“Then we’ll come enforce that; Mohave County would come and enforce that physical order by the court to remove them from the property,” he said.
Darger added that the people living in the tack shed were residing on the property before the lease agreement was signed, though he did not specify how long they had been there.
“They’ve been living here for however long before this was ever leased to these two gentlemen here,” he said.
Walker previously told St. George News that multiple witnesses stated the FLDS people did not move onto the property until after the eviction notice was posted. He said there is evidence the people moved items into the tack shed, including a refrigerator, only after that happened.
“They’re trying to make this look like it’s a residence, and it’s all a lie,” Walker said, “and the Marshal’s Office does nothing but help them. The Marshal’s Office does everything it can to discriminate against people who are not FLDS.”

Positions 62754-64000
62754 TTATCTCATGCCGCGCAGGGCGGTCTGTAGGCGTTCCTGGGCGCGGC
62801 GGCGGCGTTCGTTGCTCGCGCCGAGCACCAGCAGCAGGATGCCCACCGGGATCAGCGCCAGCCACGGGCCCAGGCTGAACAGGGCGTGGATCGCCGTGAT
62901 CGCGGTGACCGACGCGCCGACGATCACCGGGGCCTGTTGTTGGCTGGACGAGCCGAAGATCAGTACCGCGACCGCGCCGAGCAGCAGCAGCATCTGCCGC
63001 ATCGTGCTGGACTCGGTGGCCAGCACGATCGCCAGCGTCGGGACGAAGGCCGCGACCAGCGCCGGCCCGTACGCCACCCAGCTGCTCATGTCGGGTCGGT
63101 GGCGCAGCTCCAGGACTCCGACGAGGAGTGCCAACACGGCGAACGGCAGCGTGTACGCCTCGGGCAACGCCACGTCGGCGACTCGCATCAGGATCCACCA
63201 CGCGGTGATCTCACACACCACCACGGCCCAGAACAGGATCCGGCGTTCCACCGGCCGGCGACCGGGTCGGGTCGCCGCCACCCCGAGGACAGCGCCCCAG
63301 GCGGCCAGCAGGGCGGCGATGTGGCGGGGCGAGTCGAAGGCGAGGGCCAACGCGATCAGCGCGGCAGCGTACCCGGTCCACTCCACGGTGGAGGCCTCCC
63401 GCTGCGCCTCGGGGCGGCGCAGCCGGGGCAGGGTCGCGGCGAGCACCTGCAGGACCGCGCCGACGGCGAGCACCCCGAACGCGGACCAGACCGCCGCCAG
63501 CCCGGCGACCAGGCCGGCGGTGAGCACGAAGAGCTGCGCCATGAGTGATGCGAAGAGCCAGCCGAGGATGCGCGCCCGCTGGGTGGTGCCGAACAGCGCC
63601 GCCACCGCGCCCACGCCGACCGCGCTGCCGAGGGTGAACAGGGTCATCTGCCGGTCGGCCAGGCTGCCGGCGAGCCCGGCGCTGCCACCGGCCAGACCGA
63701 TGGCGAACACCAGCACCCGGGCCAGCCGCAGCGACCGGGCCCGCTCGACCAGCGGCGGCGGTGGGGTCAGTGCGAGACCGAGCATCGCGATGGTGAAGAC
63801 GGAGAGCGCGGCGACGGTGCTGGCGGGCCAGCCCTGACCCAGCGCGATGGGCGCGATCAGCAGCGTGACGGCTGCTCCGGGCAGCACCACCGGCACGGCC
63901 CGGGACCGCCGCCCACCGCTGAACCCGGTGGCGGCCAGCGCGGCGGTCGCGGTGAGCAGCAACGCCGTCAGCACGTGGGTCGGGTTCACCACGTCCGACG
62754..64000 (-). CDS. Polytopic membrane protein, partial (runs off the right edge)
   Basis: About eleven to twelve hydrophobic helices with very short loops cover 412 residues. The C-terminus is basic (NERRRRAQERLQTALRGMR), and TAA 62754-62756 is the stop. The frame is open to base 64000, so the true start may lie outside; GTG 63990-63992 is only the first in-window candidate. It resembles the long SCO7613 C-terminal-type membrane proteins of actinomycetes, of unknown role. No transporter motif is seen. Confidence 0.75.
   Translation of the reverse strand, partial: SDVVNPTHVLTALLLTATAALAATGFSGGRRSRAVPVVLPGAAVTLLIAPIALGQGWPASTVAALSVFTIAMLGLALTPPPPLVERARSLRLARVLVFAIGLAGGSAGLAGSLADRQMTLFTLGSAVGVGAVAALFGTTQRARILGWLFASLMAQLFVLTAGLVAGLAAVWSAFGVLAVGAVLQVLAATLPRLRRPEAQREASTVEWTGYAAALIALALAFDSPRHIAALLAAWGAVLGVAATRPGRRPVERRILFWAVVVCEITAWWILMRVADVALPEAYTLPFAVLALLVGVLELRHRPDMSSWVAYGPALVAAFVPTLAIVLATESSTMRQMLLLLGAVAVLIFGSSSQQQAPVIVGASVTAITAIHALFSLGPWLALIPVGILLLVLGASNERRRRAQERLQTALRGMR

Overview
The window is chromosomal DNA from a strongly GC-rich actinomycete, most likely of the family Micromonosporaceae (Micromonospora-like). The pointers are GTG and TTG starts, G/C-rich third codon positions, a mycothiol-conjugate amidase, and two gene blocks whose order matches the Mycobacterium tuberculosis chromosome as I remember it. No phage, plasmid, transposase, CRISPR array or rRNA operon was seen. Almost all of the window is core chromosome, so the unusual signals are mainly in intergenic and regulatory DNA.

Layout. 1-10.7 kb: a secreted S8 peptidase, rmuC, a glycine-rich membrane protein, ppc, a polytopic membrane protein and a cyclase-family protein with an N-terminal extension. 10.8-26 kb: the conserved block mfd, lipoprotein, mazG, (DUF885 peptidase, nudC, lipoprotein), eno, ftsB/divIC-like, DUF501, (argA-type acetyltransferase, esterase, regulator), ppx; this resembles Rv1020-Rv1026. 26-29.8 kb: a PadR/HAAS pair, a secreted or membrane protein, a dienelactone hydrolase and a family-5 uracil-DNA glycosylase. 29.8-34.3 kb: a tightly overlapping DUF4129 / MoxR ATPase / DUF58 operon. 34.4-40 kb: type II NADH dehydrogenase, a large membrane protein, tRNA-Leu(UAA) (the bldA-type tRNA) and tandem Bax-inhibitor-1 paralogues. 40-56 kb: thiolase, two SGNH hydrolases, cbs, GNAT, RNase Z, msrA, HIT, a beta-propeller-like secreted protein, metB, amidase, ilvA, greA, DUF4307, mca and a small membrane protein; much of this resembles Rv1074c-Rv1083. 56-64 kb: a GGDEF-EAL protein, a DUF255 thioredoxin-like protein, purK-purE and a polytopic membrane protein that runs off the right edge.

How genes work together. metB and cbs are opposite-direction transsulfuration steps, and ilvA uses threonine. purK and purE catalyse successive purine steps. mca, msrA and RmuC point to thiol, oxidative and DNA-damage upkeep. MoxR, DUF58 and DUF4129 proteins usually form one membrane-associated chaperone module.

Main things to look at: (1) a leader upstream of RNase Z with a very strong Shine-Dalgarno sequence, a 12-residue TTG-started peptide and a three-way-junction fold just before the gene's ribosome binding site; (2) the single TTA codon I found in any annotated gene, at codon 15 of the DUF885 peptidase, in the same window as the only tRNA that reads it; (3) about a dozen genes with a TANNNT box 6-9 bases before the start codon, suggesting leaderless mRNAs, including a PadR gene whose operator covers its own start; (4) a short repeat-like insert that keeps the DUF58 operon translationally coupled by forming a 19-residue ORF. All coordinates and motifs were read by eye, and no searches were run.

Prairie Farms has consented to let the FLDS people remain in the tack shed, giving them access to it, in an attempt to temporarily resolve the dispute.
“After the arrests (on Tuesday), the next day, the people from UEP and the lessee came out and were told by me, instructed, to secure the property, to take fencing and lock up around everything and give ingress and egress to that little tack room that people are illegally inhabiting,” Walker said.
On Tuesday, more than $50,000 in damages and theft were discovered at the property, Walker said.
On Saturday, approximately 100 FLDS people were found at the zoo, loading up trucks and removing items, also causing property damage and cutting fences in order to access the property.
“This is property that is not owned by any of these people,” Walker said. “They don’t have any lease to the property.”
Mohave County Sheriff’s deputies responded to the property along with Prairie Farms representatives, including Pipkin. Hildale resident Andrew Chatwin was asked to bring his video camera and record what was happening.
Once again, the Hildale-Colorado City Marshal’s Office responded to the property, as well.
None of the FLDS people who were on the property were arrested or charged for the damage they caused or for the cut fences or the property removal, but Pipkin, Chatwin, UEP Trust Employee and Consultant Isaac Wyler, and others there with permission from Prairie Farms to be on the property, including a St. George News reporter, were told they would be arrested for trespassing if they didn’t leave.